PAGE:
New risks from renewables
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Understanding of the risks associated with the engineering and construction of new technologies such as renewable energy are still in their infancy, particularly where natural catastrophes are concerned. With the introduction of new tools and technologies in renewable energy, the construction and engineering industry faces major changes. Solar and wind sites present fresh challenges for project owners, construction companies, and insurers, requiring ever-increasing attention.
There are myriad risks on solar production sites, according to Eddie Ong, deputy head of engineering and construction, Asia-Pacific, at Swiss Re Corporate Solutions. While solar is viewed as a cutting-edge technology, production sites are often "not very high tech in the way they are constructed". He says solar sites require "a lot of skills" to be effective for power generation, and standards must be high for them to generate the necessary amount of power.
There are plenty of risks around solar sites, including "micro-cracking" on solar panels, that can worsen over time and weaken energy production capacity. Identifying cracked panels among thousands in a facility can be a significant problem.
"Those kinds of issues aren’t there when you first install them," Ong says. "They can arise at the manufacturing stage or the installation stage, or during their transportation. So we see those issues commonly as claims in the market."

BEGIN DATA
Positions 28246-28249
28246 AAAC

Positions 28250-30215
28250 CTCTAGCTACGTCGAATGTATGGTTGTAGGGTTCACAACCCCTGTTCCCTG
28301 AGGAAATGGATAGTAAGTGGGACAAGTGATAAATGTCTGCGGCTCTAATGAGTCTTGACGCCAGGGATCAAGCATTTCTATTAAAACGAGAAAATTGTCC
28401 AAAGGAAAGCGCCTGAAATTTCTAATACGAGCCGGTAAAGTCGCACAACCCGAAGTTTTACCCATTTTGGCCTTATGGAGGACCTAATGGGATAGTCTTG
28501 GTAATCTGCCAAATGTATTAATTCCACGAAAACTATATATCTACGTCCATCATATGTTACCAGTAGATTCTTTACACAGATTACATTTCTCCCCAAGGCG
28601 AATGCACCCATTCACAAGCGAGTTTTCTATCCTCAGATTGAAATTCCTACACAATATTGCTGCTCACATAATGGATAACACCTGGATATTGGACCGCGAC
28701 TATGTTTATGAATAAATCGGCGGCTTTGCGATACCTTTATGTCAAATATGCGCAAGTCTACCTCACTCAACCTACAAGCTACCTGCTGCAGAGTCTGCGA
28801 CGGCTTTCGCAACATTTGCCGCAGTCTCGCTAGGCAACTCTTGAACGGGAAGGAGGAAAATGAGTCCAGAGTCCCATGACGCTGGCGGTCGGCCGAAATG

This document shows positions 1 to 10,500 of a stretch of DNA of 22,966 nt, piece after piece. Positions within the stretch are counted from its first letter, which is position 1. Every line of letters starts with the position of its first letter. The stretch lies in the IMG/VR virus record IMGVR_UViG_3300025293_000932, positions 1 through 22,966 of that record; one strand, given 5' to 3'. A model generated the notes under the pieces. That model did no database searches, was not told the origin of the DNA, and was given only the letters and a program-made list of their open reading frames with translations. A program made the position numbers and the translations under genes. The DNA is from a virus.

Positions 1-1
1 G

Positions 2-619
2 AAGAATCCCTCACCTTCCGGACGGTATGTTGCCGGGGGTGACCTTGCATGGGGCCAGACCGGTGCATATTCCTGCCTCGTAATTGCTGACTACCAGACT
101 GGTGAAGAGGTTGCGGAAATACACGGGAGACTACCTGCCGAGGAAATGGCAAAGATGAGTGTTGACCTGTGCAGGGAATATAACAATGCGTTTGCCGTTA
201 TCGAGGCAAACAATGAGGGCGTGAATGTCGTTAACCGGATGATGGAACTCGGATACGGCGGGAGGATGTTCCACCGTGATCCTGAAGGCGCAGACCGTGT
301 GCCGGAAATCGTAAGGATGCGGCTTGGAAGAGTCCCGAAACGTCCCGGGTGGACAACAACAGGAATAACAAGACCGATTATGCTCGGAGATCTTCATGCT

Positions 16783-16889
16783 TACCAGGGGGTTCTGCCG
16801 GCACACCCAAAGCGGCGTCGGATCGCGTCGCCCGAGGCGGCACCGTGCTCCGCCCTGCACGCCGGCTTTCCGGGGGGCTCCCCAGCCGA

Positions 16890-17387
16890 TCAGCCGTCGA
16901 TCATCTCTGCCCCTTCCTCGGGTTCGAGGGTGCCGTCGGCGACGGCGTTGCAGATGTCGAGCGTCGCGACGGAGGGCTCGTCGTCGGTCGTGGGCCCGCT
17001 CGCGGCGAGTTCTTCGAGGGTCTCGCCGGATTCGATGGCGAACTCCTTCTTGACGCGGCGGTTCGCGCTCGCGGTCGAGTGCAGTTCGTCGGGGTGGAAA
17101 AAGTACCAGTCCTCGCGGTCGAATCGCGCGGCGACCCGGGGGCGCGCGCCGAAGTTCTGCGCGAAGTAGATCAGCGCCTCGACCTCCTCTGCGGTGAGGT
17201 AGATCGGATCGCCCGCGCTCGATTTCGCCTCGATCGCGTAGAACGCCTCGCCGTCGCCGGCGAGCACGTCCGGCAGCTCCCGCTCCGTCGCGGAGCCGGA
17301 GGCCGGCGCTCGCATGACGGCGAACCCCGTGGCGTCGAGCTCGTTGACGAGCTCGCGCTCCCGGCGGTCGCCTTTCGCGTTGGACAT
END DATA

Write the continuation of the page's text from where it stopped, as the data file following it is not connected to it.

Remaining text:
It can be challenging to review the level of risk, and whether cracked panels had arisen at the factory, during transportation, or on-site. This can lead to disputes over claims. Events like lightning strikes can also lead to cracks.
"We sometimes see 200,000 pieces of panel at a location," says Ong. "If there has been a lightning strike at a location, and the insured puts forward a claim, how can a loss adjuster check every panel and identify how many of them have actually been damaged?"
Solar energy production sites have varying construction standards, depending on the location, with no tried-and-tested standards across the industry. And some solar sites are more exposed to natural disasters, in places like Taiwan and Japan, with typhoon exposure.
Insurers will benefit from their experiences covering renewable energy sites. A centralised building code and quality assurances can also help insurance buyers and underwriters.
Exposed to Typhoon Alley
Meanwhile, offshore wind projects also presented exposure for insurers, with natural catastrophe risks a key concern. The growing size of offshore wind farms created challenges, with 10MW wind farms beginning to emerge in places like China. Newer, larger wind turbines are also untested in extreme conditions.
"Offshore sites are in the deep sea, and there are elements over which we have no control," says Ong. "You have larger wind turbines, so you minimise the number you have in the sea. But with bigger turbines, you have bigger structures installed into the sea, and limitations on cranes that can carry equipment."